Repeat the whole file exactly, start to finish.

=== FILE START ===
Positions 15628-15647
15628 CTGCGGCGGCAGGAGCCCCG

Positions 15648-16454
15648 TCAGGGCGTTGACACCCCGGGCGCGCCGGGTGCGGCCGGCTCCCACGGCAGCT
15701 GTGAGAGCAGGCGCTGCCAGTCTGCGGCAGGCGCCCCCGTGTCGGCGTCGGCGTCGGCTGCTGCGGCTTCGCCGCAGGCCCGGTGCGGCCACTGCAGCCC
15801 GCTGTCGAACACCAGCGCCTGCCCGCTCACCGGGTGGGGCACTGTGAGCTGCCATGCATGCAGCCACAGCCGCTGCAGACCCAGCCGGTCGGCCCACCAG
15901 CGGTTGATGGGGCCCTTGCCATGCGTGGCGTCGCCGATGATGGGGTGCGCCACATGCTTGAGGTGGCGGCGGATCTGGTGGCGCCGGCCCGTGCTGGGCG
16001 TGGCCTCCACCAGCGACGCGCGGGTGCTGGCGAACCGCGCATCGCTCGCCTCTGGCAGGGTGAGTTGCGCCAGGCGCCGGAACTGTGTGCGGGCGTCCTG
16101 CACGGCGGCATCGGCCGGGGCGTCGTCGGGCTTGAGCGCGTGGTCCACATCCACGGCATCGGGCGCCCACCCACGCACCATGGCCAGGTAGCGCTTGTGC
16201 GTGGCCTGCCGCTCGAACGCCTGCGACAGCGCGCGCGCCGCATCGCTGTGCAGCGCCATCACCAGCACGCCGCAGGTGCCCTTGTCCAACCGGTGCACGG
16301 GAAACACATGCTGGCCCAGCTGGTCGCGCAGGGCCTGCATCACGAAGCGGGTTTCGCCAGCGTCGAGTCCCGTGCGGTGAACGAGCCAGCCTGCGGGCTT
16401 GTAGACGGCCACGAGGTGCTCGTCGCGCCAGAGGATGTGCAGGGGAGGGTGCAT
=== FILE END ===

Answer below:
Positions 15628-15647
15628 CTGCGGCGGCAGGAGCCCCG

Positions 15648-16454
15648 TCAGGGCGTTGACACCCCGGGCGCGCCGGGTGCGGCCGGCTCCCACGGCAGCT
15701 GTGAGAGCAGGCGCTGCCAGTCTGCGGCAGGCGCCCCCGTGTCGGCGTCGGCGTCGGCTGCTGCGGCTTCGCCGCAGGCCCGGTGCGGCCACTGCAGCCC
15801 GCTGTCGAACACCAGCGCCTGCCCGCTCACCGGGTGGGGCACTGTGAGCTGCCATGCATGCAGCCACAGCCGCTGCAGACCCAGCCGGTCGGCCCACCAG
15901 CGGTTGATGGGGCCCTTGCCATGCGTGGCGTCGCCGATGATGGGGTGCGCCACATGCTTGAGGTGGCGGCGGATCTGGTGGCGCCGGCCCGTGCTGGGCG
16001 TGGCCTCCACCAGCGACGCGCGGGTGCTGGCGAACCGCGCATCGCTCGCCTCTGGCAGGGTGAGTTGCGCCAGGCGCCGGAACTGTGTGCGGGCGTCCTG
16101 CACGGCGGCATCGGCCGGGGCGTCGTCGGGCTTGAGCGCGTGGTCCACATCCACGGCATCGGGCGCCCACCCACGCACCATGGCCAGGTAGCGCTTGTGC
16201 GTGGCCTGCCGCTCGAACGCCTGCGACAGCGCGCGCGCCGCATCGCTGTGCAGCGCCATCACCAGCACGCCGCAGGTGCCCTTGTCCAACCGGTGCACGG
16301 GAAACACATGCTGGCCCAGCTGGTCGCGCAGGGCCTGCATCACGAAGCGGGTTTCGCCAGCGTCGAGTCCCGTGCGGTGAACGAGCCAGCCTGCGGGCTT
16401 GTAGACGGCCACGAGGTGCTCGTCGCGCCAGAGGATGTGCAGGGGAGGGTGCAT